Review: All She Ever Wanted; Rosalind Noonan

What happened to baby Annabelle? (4 stars)

Source- review copy

Due for publication from Kensington on 24th December 2012

I reviewed the Kindle edition- the paperback is 352 pages.

After reading quite a few serial killers and thrillers lately, I was in the mood for an emotional family drama, and thankfully had this waiting on my TBR pile. This new-to-me author’s latest work sounded really compelling and I was keen to see if it could deliver just what it promised from its compelling sounding summary.  What happens when suddenly you have everything you ever wanted, yet things just aren’t what you imagined them to be?

This novel answers that question; it focuses on new mum Chelsea Maynard, a former career girl who feels entirely out of her depth in adjusting to her new responsibilities as a parent. She has dark thoughts and can’t seem to bond with her three month old baby Annabelle, in what her doctor simply passes off as ‘the baby blues.’ Emma, Chelsea’s sister seems convinced that it’s more than that and that Chelsea is suffering from postnatal (postpartum) depression. Before this can be addressed however, Annabelle vanishes- and Chelsea can’t seem to remember just what happened on the evening in question. Did she really do something to hurt her own daughter? Or did someone take her…?

This was a novel of sensitivity and depth and was a very intriguing read all around, with some well-drawn characters that I enjoyed getting to know. There are a lot of themes covered, not only addressing postnatal depression and its effects, but also the deeper issues of family and relationships. This book also taps into the fears of every new parent and I did think it was very emotionally written in parts.

I have to say that I immediately got the sense of how isolated Chelsea felt in her new role- motherhood overwhelms her and she doesn’t have a big support system around her, particularly having lost her own mother recently. She has also given up her career prior to Annabelle’s birth, so feels a bit lost in adjusting to her new responsibilities. Whilst her family try their best to support her, it appears that it is only Emma who recognises Chelsea’s symptoms are not just ‘baby blues’ and that she can’t just ‘snap out of it,’ which is usually a common attitude. Chelsea feels deeply frustrated at her loss of self and independence and I felt this was conveyed particularly well. The book is bleak at times and it did make me feel a bit down too towards the start, but I’m glad I persevered with it, as once the pace picked up it became a very absorbing read.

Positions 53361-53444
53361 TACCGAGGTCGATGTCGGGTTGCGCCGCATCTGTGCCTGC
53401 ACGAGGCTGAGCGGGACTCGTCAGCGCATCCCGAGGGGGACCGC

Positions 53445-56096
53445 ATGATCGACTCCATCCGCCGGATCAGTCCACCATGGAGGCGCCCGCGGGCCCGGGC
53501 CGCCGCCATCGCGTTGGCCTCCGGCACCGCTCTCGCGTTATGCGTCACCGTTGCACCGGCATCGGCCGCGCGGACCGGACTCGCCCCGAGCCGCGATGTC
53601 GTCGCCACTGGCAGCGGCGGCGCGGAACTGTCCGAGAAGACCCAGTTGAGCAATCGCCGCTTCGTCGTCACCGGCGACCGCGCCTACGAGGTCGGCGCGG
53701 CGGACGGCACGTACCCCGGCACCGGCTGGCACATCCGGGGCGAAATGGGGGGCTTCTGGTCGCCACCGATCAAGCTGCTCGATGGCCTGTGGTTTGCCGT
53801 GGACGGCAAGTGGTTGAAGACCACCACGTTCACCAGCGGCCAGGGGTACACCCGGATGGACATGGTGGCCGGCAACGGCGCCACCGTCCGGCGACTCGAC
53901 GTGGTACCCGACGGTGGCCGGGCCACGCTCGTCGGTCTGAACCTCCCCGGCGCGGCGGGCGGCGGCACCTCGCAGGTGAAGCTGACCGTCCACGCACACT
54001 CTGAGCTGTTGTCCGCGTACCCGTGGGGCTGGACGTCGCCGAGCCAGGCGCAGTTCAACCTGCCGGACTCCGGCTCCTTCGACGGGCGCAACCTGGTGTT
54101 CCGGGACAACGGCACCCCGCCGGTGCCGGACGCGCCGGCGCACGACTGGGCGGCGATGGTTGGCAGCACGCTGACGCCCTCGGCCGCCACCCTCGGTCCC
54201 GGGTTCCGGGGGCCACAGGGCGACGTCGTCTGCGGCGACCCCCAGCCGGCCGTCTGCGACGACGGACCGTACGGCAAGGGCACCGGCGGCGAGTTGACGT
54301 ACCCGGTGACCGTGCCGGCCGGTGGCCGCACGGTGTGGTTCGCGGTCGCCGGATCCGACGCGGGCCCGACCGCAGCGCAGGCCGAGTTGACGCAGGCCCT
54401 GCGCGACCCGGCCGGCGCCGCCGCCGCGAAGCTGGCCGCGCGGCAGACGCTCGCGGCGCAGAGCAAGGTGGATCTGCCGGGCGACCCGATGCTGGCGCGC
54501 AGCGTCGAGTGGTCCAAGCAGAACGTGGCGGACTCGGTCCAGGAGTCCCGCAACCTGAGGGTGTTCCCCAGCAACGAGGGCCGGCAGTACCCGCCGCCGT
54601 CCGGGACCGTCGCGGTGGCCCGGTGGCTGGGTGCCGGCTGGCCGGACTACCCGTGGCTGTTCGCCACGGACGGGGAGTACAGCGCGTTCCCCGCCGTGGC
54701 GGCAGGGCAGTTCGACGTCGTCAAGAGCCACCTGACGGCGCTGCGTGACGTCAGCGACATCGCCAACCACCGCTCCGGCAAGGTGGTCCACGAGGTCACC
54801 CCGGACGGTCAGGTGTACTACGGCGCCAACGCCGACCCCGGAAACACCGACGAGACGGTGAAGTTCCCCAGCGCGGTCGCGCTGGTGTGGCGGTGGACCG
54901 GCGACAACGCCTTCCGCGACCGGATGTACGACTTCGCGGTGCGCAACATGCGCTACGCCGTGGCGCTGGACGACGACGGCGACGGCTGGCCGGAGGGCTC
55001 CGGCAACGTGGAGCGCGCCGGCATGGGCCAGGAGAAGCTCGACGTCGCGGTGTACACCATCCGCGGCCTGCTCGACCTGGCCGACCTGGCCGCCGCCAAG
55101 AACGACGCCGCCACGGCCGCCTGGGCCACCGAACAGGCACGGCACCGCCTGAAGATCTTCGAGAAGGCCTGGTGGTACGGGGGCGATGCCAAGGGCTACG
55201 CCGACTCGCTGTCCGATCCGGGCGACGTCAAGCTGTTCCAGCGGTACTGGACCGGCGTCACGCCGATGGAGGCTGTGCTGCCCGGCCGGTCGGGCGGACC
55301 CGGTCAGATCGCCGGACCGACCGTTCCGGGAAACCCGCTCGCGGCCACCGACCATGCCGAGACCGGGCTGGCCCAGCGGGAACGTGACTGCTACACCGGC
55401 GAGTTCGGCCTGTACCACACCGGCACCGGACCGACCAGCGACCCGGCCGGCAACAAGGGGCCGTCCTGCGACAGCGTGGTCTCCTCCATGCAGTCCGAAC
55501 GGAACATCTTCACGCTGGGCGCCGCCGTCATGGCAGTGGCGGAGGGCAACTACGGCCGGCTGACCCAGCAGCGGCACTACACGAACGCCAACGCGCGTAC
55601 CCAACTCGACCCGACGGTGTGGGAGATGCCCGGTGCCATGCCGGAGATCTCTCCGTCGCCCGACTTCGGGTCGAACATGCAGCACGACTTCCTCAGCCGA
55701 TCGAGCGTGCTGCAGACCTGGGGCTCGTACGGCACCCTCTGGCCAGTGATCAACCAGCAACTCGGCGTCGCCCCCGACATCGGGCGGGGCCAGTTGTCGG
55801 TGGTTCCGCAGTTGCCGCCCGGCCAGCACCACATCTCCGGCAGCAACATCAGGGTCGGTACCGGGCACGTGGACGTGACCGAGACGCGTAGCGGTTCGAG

A few things prevent me from deeming this book to be a perfectly written drama however; namely the fact that I really found myself sceptical that so many people wouldn’t have intervened in Chelsea’s troubled situation sooner- i.e. her husband for one- and the other primary caregiver of Annabelle. The fact that Chelsea was crying out for help and was actually unable to be around a knife block without having dark thoughts didn’t seem to strike a chord with him even a teeny weeny bit? The fact that alarm bells were ringing yet he still left her alone with their baby didn’t really resonate with me and it didn’t feel believable. I know this was a fictional drama and it needed to work for plot purposes… but come on!

Also: Chelsea’s initial unsympathetic doctor was just such a terribly written cliché.  I did cringe a bit when I read about Leo’s unstable ex-wife and the erratic next door neighbour too. All were plot devices but they did feel a bit ‘pantomime’ in parts and admittedly a little bit stereotypical. I think these were the only aspects I found myself not enjoying though.

Despite some of the clichés and stereotypes, I found this to be a riveting family drama and one that I raced through within a few hours, quite gripped by all of the clever twists and turns. Well-written and impeccably researched, this is a tightly plotted novel that tackles some important issues. I think this book is sure to be welcomed by fans of Sophie Hannah and Anita Shreve, and it is safe to say that I will certainly be looking up some of this author’s earlier work in the near future.

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